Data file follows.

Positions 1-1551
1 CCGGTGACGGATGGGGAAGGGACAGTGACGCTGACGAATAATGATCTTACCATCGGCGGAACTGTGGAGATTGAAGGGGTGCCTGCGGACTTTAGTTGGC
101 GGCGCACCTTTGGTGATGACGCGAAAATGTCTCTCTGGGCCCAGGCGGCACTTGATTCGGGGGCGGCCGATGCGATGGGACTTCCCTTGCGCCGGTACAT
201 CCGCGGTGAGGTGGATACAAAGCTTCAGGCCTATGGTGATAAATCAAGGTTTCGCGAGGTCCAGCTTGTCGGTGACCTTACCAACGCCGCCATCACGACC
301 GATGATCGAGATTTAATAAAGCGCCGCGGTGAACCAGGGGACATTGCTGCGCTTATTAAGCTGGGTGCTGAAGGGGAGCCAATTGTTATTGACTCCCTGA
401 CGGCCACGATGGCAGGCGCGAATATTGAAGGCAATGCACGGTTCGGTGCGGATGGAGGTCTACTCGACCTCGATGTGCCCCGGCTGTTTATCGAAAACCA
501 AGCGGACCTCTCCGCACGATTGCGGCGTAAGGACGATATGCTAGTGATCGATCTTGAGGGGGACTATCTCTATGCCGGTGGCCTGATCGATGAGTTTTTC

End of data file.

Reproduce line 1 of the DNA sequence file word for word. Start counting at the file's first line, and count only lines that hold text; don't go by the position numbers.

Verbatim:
Positions 1-1551